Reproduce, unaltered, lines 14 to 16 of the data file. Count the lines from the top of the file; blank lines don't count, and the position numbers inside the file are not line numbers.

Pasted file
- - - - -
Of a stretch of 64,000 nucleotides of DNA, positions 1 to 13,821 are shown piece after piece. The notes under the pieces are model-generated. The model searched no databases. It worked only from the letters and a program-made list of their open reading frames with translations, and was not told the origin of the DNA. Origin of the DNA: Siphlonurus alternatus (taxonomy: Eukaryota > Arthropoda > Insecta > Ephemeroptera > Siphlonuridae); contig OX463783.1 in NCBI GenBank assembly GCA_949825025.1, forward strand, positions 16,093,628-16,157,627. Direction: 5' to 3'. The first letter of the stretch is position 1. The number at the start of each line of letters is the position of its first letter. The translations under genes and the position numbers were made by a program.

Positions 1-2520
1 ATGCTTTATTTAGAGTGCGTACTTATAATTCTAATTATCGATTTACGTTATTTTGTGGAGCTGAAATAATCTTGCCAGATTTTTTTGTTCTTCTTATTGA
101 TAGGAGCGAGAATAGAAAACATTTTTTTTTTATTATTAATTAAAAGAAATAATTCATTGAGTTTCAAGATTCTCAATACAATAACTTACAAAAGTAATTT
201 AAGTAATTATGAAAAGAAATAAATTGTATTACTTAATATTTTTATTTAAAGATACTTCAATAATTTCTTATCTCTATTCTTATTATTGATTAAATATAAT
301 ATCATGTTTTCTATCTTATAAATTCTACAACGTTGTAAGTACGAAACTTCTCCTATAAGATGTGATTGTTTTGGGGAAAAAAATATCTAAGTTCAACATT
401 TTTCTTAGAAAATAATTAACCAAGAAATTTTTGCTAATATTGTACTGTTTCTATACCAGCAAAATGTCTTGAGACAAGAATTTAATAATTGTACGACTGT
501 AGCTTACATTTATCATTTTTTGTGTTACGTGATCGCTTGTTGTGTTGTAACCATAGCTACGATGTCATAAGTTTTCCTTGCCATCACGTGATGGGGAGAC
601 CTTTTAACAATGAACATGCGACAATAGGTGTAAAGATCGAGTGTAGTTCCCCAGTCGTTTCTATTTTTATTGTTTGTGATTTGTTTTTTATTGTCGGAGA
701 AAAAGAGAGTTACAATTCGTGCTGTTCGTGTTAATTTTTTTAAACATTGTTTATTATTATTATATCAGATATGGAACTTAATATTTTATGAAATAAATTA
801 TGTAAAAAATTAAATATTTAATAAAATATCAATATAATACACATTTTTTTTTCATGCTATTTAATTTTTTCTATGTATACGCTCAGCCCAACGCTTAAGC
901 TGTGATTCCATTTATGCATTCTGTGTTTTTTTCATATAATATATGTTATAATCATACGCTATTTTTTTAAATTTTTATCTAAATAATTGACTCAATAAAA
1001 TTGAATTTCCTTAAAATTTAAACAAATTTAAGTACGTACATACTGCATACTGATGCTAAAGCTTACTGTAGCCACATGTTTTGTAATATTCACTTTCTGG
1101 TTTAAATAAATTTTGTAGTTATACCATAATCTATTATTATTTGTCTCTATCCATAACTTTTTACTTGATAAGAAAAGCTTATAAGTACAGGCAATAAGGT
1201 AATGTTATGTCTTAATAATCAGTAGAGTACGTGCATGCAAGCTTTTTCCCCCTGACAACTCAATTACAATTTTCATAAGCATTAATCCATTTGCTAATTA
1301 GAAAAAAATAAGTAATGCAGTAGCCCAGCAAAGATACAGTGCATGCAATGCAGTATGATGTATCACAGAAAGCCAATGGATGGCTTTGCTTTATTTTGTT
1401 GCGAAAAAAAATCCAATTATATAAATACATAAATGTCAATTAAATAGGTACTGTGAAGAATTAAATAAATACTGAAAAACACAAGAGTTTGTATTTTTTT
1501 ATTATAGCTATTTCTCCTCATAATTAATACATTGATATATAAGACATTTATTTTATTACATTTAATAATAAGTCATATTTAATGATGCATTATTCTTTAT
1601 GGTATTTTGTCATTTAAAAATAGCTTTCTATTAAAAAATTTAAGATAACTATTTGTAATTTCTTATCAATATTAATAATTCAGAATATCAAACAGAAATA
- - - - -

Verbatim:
1101 TTTAAATAAATTTTGTAGTTATACCATAATCTATTATTATTTGTCTCTATCCATAACTTTTTACTTGATAAGAAAAGCTTATAAGTACAGGCAATAAGGT
1201 AATGTTATGTCTTAATAATCAGTAGAGTACGTGCATGCAAGCTTTTTCCCCCTGACAACTCAATTACAATTTTCATAAGCATTAATCCATTTGCTAATTA
1301 GAAAAAAATAAGTAATGCAGTAGCCCAGCAAAGATACAGTGCATGCAATGCAGTATGATGTATCACAGAAAGCCAATGGATGGCTTTGCTTTATTTTGTT